Anai's blog

By Anai, history, 4 months ago, In English,

Here's the usual shameless self-advertisement!

Talking with my colleagues a few months ago, I noticed that except for the editorial of Aliens (IOI 2016), there isn't any comprehensive resource in learning the DP optimization (well, maybe except for this one, but... yeah), so I decided to write a more extensive tutorial on it. Cheers! ^^

 
 
 
 
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4 months ago, # |
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There is this article actually.

P.S. I wonder if there's going to be any formal work on the connection of this trick with Lagrange multipliers...

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    4 months ago, # ^ |
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    Well... yes, I know the blog post, but I think there is room for quite a few more details. As for the Lagrange multipliers, now that you say it, that might just be the inspiration for the trick :))

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    4 months ago, # ^ |
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    This trick relies on a simple fact sometimes known as the "Lagrange sufficiency theorem":

    Let $$$X$$$ be a set, $$$f : X \to \mathbb R$$$ a 'value function', $$$h : X \to \mathbb R$$$ a 'constraint function', and $$$b \in \mathbb R$$$ our specific constraint. Suppose $$$\lambda \in \mathbb R$$$ and $$$x \in X$$$ are such that $$$x$$$ maximises $$$L(x,\lambda) = f(x) - \lambda(h(x)-b)$$$. Moreover, suppose $$$h(x)=b$$$. Then $$$x$$$ maximises $$$f(x)$$$ subject to the constraint $$$h(x)=b$$$.

    (The proof is trivial: just observe that $$$L = f$$$ when $$$h(x)=b$$$.)

    In the dp problems, $$$X$$$ is something like "all partitions of the sequence 1..n into contiguous subsequences", $$$f$$$ is what it is, $$$h$$$ is "number of parts of the partition", and $$$b$$$ is k.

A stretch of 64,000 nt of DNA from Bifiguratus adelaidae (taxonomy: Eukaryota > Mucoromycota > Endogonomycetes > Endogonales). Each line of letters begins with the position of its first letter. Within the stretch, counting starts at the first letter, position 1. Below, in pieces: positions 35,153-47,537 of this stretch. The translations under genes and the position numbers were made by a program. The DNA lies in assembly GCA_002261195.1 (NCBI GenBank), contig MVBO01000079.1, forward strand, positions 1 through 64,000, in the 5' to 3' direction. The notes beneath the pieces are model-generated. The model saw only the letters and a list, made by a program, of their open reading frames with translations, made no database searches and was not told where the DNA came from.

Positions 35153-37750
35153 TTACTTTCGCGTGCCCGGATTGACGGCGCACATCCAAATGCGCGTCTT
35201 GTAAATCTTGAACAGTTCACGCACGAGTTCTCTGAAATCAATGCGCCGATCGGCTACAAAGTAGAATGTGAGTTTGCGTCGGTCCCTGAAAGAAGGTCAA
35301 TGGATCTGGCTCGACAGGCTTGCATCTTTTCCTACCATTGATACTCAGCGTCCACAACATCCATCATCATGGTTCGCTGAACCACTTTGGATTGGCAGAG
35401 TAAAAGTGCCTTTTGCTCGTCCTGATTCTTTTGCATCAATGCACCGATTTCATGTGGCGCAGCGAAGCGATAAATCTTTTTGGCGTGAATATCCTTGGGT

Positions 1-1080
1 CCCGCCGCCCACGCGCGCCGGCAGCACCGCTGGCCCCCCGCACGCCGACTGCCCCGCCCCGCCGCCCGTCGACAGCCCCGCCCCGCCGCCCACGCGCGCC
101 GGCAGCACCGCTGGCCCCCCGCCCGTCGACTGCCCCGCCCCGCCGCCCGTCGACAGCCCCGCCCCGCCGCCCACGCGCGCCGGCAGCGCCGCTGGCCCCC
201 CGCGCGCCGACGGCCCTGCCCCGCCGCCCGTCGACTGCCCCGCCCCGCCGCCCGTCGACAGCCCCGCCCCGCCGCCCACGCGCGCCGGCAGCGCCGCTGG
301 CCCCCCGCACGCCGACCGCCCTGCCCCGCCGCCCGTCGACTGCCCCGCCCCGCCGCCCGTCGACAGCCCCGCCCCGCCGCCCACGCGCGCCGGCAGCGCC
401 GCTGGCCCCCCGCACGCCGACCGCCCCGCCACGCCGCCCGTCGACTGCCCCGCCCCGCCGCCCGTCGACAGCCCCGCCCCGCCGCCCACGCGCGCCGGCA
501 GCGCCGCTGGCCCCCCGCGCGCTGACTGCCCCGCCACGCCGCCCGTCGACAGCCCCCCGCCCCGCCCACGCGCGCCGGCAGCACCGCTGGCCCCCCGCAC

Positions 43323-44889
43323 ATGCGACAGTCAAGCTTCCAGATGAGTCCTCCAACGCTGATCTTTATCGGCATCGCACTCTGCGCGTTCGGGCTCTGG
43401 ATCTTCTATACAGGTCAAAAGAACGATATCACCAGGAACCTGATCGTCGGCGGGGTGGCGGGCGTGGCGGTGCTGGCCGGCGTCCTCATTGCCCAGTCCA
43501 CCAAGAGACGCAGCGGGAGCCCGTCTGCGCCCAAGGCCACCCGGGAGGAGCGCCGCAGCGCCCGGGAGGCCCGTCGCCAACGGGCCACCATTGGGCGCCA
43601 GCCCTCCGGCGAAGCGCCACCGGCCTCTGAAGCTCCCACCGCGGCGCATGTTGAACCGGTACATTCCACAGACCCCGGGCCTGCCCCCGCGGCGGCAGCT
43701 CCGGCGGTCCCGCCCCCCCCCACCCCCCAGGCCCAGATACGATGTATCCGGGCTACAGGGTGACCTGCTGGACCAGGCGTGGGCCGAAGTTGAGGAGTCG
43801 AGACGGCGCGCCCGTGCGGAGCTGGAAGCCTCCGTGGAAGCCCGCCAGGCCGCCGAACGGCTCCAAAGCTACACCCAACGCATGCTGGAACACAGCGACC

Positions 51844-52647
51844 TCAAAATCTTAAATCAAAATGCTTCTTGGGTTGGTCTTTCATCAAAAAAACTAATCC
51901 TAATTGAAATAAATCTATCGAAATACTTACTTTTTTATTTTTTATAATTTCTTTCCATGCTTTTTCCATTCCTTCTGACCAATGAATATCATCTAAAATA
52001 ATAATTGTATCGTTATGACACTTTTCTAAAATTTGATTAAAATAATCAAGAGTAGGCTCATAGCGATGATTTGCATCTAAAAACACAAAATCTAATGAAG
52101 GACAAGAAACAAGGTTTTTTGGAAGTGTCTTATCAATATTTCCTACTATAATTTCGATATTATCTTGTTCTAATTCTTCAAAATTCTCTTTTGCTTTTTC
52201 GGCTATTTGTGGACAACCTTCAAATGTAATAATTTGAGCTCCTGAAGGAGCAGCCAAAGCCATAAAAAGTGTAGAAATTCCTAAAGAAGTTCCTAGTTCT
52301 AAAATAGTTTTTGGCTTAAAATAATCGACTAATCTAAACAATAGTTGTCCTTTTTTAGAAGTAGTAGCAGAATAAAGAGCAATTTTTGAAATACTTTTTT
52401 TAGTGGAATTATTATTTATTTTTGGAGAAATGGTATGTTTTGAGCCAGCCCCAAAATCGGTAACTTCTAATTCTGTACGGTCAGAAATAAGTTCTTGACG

The general situation where the Lagrange sufficiency theorem is useful is where $$$X$$$ is 'nice', so that we can optimise $$$L(-, \lambda)$$$ on $$$X$$$ (using a one-dimensional dp maybe), but the set $$$ \langle x \in X \mid h(x)=b \rangle $$$ is less nice, so that we cannot optimise on it directly (or maybe only in quadratic time). In general you will find that, letting $$$x(\lambda)$$$ maximise $$$L(-,\lambda)$$$, $$$h(x(\lambda))$$$ is monotonically decreasing in $$$\lambda$$$ (let's not worry about ambiguity in choice of $$$x(\lambda)$$$). So you should be able to find a $$$\lambda$$$ with $$$h(x(\lambda)) = b$$$ using binary search; binary search is fast so this method can be good. It might be that no $$$\lambda$$$ with $$$h(x(\lambda))=b$$$ exists, in which case this method isn't helpful. Convexity comes into play to ensure that $$$\lambda$$$ exists, and this is where things become a bit technical.

    The Wikipedia article only seems to deal with the case where $$$X$$$ is a manifold (i.e. a 'continuous' space), and $$$f, h$$$ are differentiable. I think the reason for this is that instead of having to worry about global extremisation and existence of $$$\lambda$$$, you just have to look for (constrained) stationary points, which is simpler (it's local). But if you want a sufficient condition for when your solution is the constrained maximum, then you need the "sufficiency theorem". (Of course, derivatives and stationarity aren't going to help you in discrete dp problems...)

    Not sure if this is what you were asking for, but I hope it helps.

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      4 months ago, # ^ |
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      Oh. It seems to be nice explanation. I think.

      (I will hopefully be able to actually read and comprehend it at some moment of time)

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4 months ago, # |
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My boy memento also wrote an article on this recently.

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4 months ago, # |
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I think there are two typos. The summation in the definition of the second dp should be over $$$v_k$$$ and it should probably be $$$max(x_t - y_{t + 1} + 1, 0)^2$$$ in the last dp.